15. Revell A320 with decals from @RICHW for Monarch and is the aircraft my wife and I flew back on from Venice. Thanks for looking. Steve
  16. Another couple of 1/32 scale Spitfires. Firstly the old 1/32 Hasegawa MkVb in the "Nightfighter" boxing. Quite an old kit but builds up nicely. Finished in the markings of 111sqn W3848 JU-H based at Debden. Sprayed overall black using salt as mask for the chipped paint. 1. 2. 3. 4. 5. 6. 7. Next is Revell's newish Mk.IX finished as MJ250 UF-Q of 601Sqn based in Italy in 1944. Nice kit but has some odd omissions and errors, no seat armour for example. Revell show this aircraft as having clipped wings, which I have done, but others seem to think it had standard wings. Clipped wings were relatively unusual on Mk.IXs. 8. 9. 10. 11. 12. 13. 14.
  17. Hello all this is my 1/48th Revellogram F-102 Deuce. When i came back to modeling in 2014 i searched high and low for one of these. It became my proverbial “unicorn” model. I was so happy when Revell repopped these last year. I had bought the decals two years prior in anticipation of finding a kit. The Decals represent a Deuce from the 431st Fighter Squadron SAC Zaragoza Spain in 1961. Without further talk i present to you my deuce. A photo with my N.A. F-100D an original Monogram release. That makes 3 of 6 Centuries that i need for my collection. I already have an F-104 in my collection. I just need a VooDoo, Thud, & Dart to finish of the series. Here’s a link to the build if you're curious. Please feel free to Question, comment, or joke ? Dennis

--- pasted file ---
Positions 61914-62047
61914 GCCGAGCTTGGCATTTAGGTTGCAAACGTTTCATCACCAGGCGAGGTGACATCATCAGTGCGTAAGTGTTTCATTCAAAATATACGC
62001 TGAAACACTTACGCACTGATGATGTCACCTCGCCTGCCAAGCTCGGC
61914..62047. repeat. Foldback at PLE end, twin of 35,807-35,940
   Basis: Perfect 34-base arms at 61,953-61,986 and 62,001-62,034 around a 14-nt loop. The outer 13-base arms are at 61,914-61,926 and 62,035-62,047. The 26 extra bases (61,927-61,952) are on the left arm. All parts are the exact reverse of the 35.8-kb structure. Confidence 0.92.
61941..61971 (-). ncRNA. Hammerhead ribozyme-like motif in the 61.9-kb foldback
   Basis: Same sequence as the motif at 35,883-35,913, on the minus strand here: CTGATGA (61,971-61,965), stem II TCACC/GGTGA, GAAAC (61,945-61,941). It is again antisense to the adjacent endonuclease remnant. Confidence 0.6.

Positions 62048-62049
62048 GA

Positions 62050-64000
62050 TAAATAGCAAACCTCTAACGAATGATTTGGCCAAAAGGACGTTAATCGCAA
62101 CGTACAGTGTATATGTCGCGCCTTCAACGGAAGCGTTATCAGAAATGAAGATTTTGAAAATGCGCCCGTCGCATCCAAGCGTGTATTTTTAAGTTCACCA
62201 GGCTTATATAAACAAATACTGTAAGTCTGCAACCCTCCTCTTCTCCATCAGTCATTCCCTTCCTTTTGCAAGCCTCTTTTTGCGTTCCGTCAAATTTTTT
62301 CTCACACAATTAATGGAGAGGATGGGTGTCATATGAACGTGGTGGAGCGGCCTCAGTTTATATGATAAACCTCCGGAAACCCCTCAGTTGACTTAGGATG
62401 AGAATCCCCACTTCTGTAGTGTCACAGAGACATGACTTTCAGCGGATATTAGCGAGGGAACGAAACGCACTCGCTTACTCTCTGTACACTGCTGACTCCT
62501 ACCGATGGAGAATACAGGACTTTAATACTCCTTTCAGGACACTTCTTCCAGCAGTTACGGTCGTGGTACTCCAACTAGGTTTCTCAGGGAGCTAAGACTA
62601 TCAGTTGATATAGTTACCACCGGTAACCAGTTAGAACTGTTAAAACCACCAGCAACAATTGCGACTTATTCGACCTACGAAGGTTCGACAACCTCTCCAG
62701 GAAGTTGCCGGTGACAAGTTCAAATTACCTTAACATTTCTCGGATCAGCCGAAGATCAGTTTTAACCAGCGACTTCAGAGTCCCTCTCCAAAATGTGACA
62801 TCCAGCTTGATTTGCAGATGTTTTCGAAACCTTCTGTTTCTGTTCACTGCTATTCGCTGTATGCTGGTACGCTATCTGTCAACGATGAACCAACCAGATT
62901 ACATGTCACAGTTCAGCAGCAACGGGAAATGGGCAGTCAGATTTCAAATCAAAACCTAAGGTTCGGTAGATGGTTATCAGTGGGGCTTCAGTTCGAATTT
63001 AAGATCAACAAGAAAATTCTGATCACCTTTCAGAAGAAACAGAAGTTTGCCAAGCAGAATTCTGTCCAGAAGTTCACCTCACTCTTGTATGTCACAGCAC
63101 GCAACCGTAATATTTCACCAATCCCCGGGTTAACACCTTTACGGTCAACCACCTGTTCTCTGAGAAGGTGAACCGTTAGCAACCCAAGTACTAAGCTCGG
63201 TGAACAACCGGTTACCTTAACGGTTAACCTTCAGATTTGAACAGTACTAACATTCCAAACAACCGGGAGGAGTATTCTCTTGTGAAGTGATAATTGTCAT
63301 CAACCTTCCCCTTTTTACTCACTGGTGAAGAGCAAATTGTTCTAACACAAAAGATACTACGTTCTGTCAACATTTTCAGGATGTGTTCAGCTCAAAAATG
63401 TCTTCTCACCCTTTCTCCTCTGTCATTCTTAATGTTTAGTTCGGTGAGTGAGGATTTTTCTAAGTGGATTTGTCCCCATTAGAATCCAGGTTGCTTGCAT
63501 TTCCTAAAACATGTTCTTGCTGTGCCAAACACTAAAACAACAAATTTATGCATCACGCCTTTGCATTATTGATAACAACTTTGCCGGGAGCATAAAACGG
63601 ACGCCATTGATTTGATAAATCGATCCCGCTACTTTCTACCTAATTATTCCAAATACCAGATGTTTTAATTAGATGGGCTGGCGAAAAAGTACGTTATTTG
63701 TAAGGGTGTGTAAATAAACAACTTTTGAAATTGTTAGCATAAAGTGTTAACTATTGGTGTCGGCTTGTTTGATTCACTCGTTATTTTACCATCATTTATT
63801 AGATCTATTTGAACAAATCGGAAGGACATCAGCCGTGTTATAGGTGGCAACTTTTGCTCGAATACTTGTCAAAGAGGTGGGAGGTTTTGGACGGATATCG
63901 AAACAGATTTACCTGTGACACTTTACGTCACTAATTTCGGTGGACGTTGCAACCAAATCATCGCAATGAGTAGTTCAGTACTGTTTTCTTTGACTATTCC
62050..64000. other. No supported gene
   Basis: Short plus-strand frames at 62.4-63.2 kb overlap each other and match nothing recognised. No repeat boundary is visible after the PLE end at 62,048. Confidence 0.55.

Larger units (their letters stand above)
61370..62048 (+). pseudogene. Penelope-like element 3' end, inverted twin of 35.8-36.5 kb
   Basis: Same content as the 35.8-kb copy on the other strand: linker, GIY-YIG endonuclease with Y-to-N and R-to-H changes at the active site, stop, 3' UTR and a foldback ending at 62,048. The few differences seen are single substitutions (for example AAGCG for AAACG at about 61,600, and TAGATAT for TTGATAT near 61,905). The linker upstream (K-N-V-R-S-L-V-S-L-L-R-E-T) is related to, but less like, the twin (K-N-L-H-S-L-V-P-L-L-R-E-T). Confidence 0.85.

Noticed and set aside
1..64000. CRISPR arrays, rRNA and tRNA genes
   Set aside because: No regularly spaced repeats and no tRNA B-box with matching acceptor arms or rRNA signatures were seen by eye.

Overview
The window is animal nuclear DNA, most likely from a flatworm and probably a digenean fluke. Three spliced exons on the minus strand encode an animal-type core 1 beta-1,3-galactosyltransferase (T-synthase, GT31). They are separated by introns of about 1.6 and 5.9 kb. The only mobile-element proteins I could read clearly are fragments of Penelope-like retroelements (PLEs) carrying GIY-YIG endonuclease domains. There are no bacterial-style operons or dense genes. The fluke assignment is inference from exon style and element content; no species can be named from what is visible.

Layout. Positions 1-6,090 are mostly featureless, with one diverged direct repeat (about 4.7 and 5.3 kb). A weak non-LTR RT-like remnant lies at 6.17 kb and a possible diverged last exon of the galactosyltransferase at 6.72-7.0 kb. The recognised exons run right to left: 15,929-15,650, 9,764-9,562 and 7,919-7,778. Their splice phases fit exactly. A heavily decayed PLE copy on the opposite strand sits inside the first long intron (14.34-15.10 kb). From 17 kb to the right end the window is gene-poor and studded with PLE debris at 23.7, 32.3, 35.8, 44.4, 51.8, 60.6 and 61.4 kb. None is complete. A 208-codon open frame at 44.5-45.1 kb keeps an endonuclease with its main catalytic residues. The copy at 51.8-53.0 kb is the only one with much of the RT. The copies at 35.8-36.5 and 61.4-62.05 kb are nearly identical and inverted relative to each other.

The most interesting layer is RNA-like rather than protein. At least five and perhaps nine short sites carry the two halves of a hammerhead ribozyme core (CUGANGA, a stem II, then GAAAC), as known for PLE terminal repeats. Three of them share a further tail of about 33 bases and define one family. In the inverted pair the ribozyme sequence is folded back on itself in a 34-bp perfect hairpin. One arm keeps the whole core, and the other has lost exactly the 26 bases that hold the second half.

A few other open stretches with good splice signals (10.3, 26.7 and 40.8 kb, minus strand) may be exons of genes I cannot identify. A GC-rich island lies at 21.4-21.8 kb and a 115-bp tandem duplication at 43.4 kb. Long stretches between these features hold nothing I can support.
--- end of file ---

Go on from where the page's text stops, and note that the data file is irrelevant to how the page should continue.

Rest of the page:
18. Hi guys. Seeing as my Hunter bits still arent here for the 60s NATO GB I may as well make a start with this and get my hand back in. Its Revells 1/48 Jaguar GR3, same as the Airfix et all offering but with decent decals. This one seems to be of the lesser warped variety which is nice, but I have plenty of filler on stand-by never the less.... Extras include a resin seat, the relevant decals (second sheet stashed to cover the serial number error), a Sea Eagle missile that was kindly donated for the build, resin nose and a resin Harpoon missile that might be a little Whifi for these camo colours/period, but think Ill be building it anyway for display next to the model for myself outside of the whole GB just to be sure Im good with rules etc. Pretty sure I had some weighted wheels too, they may or may not turn up. The evidence/victims: And the very, very familiar state of affairs: Apologies for the rough photos, my phone is pants and my camera has done a runner it seems. I will get that sorted for future posts. There. Committed! Good luck all! Rob